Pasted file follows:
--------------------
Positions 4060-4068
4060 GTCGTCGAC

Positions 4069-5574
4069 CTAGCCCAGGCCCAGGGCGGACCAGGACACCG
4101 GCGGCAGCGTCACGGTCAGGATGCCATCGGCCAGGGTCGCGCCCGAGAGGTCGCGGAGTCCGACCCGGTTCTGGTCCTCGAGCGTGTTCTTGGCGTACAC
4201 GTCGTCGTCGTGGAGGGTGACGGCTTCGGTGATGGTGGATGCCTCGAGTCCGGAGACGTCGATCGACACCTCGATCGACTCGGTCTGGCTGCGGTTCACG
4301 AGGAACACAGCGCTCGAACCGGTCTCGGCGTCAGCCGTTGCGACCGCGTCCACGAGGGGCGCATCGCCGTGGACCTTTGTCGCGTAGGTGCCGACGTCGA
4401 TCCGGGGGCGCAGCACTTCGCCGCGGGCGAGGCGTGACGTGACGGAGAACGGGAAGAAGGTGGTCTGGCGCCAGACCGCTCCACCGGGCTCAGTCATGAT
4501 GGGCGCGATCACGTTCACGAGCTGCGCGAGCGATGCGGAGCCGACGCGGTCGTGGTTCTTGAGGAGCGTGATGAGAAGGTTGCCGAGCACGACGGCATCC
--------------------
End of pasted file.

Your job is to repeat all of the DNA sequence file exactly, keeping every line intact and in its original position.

Positions 4060-4068
4060 GTCGTCGAC

Positions 4069-5574
4069 CTAGCCCAGGCCCAGGGCGGACCAGGACACCG
4101 GCGGCAGCGTCACGGTCAGGATGCCATCGGCCAGGGTCGCGCCCGAGAGGTCGCGGAGTCCGACCCGGTTCTGGTCCTCGAGCGTGTTCTTGGCGTACAC
4201 GTCGTCGTCGTGGAGGGTGACGGCTTCGGTGATGGTGGATGCCTCGAGTCCGGAGACGTCGATCGACACCTCGATCGACTCGGTCTGGCTGCGGTTCACG
4301 AGGAACACAGCGCTCGAACCGGTCTCGGCGTCAGCCGTTGCGACCGCGTCCACGAGGGGCGCATCGCCGTGGACCTTTGTCGCGTAGGTGCCGACGTCGA
4401 TCCGGGGGCGCAGCACTTCGCCGCGGGCGAGGCGTGACGTGACGGAGAACGGGAAGAAGGTGGTCTGGCGCCAGACCGCTCCACCGGGCTCAGTCATGAT
4501 GGGCGCGATCACGTTCACGAGCTGCGCGAGCGATGCGGAGCCGACGCGGTCGTGGTTCTTGAGGAGCGTGATGAGAAGGTTGCCGAGCACGACGGCATCC